Bettina studied music, she even wrote a few compositions, and so had some basis for understanding what was new and beautiful about Beethoven's music. Nevertheless, I ask this question: was it Beethoven's music that captivated her, its notes, or was it rather what the music represented, in other words, its vague affinity to the ideas and attitudes that Bettina shared with her generation? Does love for art really exist and has it ever existed? Is it not a delusion? When Lenin proclaimed that he loved Beethoven Appassionata above all else, what was it he really loved? What did he hear? Music? Or a majestic noise that reminded him of the solemn stirrings in his soul, a longing for blood, brotherhood, executions, justice, and the absolute? Did he derive joy from the tones, or from the musings stimulated by those tones, which had nothing to do with art or with beauty?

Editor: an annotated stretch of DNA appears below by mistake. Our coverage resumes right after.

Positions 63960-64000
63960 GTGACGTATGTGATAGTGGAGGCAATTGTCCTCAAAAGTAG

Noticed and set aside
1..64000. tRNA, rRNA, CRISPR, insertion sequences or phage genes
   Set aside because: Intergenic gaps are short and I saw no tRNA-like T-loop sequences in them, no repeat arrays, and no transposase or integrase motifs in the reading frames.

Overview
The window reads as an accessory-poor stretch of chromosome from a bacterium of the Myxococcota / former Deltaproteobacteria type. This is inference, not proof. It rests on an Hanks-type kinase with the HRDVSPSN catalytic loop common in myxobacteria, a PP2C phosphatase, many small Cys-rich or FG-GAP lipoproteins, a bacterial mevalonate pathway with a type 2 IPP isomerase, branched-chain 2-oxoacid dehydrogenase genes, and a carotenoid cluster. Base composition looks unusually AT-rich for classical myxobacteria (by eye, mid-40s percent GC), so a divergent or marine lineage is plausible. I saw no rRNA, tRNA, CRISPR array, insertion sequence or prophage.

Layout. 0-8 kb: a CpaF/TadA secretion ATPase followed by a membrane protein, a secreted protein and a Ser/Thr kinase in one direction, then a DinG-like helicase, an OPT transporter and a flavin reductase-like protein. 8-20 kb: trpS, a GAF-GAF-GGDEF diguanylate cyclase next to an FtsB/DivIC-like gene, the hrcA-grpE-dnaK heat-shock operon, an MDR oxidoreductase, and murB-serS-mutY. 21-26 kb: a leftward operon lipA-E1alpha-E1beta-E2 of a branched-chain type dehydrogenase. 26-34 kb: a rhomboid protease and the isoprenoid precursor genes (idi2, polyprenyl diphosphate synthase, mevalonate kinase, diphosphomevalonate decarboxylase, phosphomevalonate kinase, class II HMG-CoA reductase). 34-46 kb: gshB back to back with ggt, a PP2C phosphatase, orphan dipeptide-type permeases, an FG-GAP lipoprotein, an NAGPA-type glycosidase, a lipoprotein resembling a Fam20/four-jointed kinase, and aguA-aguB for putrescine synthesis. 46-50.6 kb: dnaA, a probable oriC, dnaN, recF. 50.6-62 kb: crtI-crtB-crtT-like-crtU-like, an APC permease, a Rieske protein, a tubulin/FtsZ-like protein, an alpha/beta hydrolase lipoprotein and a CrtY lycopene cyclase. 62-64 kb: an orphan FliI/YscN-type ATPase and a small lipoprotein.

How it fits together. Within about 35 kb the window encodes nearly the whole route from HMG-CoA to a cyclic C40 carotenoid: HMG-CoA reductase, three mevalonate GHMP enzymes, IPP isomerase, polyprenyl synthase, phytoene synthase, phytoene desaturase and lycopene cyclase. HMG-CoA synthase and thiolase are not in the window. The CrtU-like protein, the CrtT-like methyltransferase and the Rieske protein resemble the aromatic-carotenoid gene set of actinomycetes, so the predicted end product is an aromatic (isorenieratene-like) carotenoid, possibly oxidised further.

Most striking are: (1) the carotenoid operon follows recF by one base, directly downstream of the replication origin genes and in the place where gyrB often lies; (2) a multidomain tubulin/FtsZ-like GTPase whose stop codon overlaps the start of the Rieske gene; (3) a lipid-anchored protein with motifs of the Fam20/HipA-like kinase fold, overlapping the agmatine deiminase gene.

-- Milan Kundera, Immortality
I fell in love with jazz when I was still in my teens. While my classmates were listening to the Beatles, I was discovering Ornette Coleman. I also was making contact with like-minded musicians. Although it seemed unlikely that in the distant suburbs I would come upon anyone serious about a genre inextricably linked to city life, I did find such people and